19 February 2021


Funeral Directors

by Deacon Hugh Parry

Rightly, we have been remembering our front-line workers throughout the pandemic. Firstly, and rightly, we have remembered those in the health service who have often put their own lives and those of their families at risk to care for us all. Add to that the members of the other emergency services, retail workers in essential goods, teachers and so on. The list seems endless which is good because if nothing else, it reminds us how much we rely on each other all the time. This is important because there is a disturbing tendency to believe we lead independent lives when, we are always heavily dependent on so many others.

When thinking of those ministries we rely on and turn to in times of stress, how many of you have considered Undertakers or Funeral Directors as one such ministry? In the two parishes I serve in my diaconal ministry, we are praying each week for all those providing this essential service. One local funeral director I know well personally, caught Covid19 and has only just returned to work. Another small family firm has 22 funerals in the process of being arranged and they said to us that they feel overlooked.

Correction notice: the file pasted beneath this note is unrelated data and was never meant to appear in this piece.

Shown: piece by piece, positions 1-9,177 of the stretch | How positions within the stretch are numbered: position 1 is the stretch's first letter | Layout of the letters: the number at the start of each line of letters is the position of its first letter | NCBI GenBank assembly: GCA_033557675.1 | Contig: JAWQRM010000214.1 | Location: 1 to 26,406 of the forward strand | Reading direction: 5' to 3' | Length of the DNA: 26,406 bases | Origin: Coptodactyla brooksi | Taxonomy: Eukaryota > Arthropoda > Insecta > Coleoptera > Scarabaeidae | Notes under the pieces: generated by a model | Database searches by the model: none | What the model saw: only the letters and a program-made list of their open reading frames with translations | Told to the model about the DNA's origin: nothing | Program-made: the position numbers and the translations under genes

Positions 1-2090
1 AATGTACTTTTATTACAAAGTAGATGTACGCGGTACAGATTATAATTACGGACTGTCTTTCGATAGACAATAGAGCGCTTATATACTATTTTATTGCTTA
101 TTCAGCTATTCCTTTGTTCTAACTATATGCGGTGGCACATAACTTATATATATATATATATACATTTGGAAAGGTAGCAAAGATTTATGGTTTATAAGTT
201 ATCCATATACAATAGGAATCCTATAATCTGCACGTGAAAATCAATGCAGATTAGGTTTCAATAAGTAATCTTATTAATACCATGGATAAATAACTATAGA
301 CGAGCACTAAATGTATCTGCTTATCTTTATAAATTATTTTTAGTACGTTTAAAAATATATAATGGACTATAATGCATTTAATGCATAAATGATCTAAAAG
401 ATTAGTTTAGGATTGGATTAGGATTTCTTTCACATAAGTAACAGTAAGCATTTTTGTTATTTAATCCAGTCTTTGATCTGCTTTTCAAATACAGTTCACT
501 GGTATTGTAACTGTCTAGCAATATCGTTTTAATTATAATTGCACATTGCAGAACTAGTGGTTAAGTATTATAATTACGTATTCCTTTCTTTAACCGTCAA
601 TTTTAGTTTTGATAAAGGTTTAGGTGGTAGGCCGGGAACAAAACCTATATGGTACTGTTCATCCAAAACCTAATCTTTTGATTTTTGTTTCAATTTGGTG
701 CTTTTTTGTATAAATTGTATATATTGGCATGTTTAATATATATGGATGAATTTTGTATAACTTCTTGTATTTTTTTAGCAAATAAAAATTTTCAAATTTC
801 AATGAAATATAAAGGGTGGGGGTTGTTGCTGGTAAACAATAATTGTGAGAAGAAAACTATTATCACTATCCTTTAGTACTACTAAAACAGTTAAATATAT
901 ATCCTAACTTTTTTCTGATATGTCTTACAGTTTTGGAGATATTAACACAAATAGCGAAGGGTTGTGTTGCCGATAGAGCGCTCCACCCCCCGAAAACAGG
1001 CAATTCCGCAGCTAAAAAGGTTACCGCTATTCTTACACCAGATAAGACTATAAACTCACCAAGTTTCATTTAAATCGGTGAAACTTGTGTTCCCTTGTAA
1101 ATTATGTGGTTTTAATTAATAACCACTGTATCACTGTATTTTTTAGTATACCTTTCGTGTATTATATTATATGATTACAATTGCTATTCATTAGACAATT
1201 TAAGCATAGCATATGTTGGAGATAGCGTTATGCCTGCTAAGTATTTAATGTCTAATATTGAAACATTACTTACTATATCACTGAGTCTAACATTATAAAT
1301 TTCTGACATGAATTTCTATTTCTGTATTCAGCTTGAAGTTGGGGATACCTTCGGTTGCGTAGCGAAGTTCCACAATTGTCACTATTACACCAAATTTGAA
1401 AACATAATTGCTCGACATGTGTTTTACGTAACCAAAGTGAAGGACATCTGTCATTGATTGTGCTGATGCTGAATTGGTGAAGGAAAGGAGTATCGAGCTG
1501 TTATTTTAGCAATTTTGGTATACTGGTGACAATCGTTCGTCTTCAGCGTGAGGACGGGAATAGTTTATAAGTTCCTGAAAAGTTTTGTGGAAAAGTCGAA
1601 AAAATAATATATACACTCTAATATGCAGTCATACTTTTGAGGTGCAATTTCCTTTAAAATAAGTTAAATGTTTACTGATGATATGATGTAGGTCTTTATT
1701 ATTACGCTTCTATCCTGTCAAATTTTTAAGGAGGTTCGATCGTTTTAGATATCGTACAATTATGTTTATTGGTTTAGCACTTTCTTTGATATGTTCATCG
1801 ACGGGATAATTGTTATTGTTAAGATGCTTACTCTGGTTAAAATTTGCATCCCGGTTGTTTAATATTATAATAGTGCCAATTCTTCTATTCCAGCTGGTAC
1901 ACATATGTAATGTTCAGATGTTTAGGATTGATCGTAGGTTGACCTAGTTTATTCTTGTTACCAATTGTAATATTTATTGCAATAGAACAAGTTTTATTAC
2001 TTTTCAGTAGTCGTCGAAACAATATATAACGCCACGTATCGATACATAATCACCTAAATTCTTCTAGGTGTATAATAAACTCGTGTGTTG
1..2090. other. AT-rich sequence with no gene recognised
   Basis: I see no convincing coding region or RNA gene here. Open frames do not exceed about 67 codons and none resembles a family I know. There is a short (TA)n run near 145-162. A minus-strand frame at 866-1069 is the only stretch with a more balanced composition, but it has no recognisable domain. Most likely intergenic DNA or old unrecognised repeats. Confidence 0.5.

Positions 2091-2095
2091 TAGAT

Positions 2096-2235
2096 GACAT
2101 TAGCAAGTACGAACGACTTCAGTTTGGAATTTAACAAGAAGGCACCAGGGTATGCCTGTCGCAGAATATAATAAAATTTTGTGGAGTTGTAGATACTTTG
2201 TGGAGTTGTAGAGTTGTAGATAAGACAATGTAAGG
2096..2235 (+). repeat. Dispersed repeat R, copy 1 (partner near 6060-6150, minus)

This is incredibly sad when it is considered that they offer a 24/7 service and I know of some who are working 18-hour days six or seven days a week. At funerals, I make a point of asking how they are and how they are coping. The fact that I bother to ask, and their returned gratitude is testament to the fact that they do feel overlooked and unappreciated. I wonder if our personal reluctance to ask them is because we realise that at some point, we will all need their services.

Let us remember that Joseph of Arimathea and Nicodemus brought linen and a mixture of myrrh and aloes, in which to wrap the body of Jesus. Just quietly, they efficiently did what had to be done while others were grieving.

Let us pray for those who serve us in our grief:

Lord you entered fully into our suffering through the cross of Christ Jesus, proclaiming that there is nowhere, not even death, that can escape your eternal love for us. Into the pain and reality of death, you raise up people to care for our mortal bodies. They prepare us for our goodbyes and accompany the dead to their burial. We pray for all who delicately and compassionately labour at the time of death. Bless and keep your servants safe, give them strength for as they bear witness to your holy presence among us.


Deacon Hugh Parry is a Permanent Deacon in Bournemouth, Dorset. He has been a Guild member since its foundation in 2014.